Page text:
"We are What We Pay Attention to"

October 23, 2017

Bridger Layton

In Port Townsend, we spent a morning strolling the beach and learning from Scott Brinton, a naturalist with the Cedar Root Folk School. Scott talked to us about the importance of observing the world around you with a critical eye and asking questions about how things came to be. It’s easy to live your life with blinders on, and in so doing to miss out on a deeper understanding of the world in which you live.

For instance, the average person can come bowling down a forest trail and see nothing but plants. The naturalist might meander down that same trail and witness a complete set of relationships between flora and fauna. They might hear the warning call of birds as a predator traverses the area. They might watch as a deer reacts cautiously to that alarm, and perhaps even glimpse the bobcat that caused the commotion as it slinks by. Of course, from time to time any person might find some luck and catch sight of a deer or a bobcat, but they will almost certainly miss the grander sequence of relationships before them. By virtue of careful curiosity, the naturalist has learned to fill a different role in the landscape and sees a completely different place

Later into our morning with Scott Brinton, he made a statement in relation to all this that was rather thought-provoking. “We are what we pay attention to,” he said. I thought this was a nice way to say that daring to examine things beyond their surface is important. It’s important because looking closely at almost anything will reveal a whole host of complexities that are easy to miss. For me, this is an emerging theme of the expedition.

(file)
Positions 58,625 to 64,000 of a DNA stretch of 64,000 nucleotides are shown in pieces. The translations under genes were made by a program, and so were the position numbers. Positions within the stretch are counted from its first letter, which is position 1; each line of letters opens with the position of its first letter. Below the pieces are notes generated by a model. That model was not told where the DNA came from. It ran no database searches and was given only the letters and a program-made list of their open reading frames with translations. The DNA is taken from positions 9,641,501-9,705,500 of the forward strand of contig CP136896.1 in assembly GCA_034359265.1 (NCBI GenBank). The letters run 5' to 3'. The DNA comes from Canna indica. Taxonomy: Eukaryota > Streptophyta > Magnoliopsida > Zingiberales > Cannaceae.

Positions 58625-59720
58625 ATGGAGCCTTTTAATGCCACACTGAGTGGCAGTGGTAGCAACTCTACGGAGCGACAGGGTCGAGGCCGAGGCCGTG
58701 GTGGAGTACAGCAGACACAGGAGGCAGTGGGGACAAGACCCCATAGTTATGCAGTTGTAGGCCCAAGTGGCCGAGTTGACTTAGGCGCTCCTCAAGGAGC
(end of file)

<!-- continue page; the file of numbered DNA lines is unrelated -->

Beneath the surface, everything is complicated. A dam is never just a dam. A salmon is not just a fish. A wolf is more than a wild dog, and the cow it ate for lunch is much more than calories for a hungry populace. Each and every one of these items has powerful connections both to ecological systems and to human ideologies. Dams create huge amounts of carbon-free energy, but they also affect salmon populations, displace entire towns, and drown fisheries and sacred locations that native populations have utilized for centuries. Salmon are a fish, but they are also a keystone species to numerous river ecosystems, providing an abundant and much needed source of nutrients to the inhabitants of the place. They are also a fish to which native populations in the Pacific-Northwest have a deep cultural connection. Wolves are a species that provide numerous services to their ecosystem. Perhaps most notably they maintain ungulate populations, protecting land from overgrazing. For some, wolves are a symbol of ecological interrelation, highlighting the ways in which one species’ absence or presence shapes an entire ecological system. Yet for others they are a symbol of death and destruction, wreaking havoc on cattle in the West and threatening a profession, ranching, that has impressive cultural power in rural America

The items highlighted above are just beginning to expose some of the texture that the West reveals when you look beyond the surface. With that in mind, we can see how the approach of the naturalist to examine the world with careful curiosity applies well in many contexts. In a sense, it is the approach of the naturalist that is guiding our studies on the road. We’re striving to see the West as more than an image of John Wayne on a horse. We’re striving to understand the diversity of people, landscape, and issues that have defined the West historically and continue to define it today. We’re striving to pay attention, and in so doing we’re beginning to see the West as a much richer place than we did on August 23rd when our studies began. 

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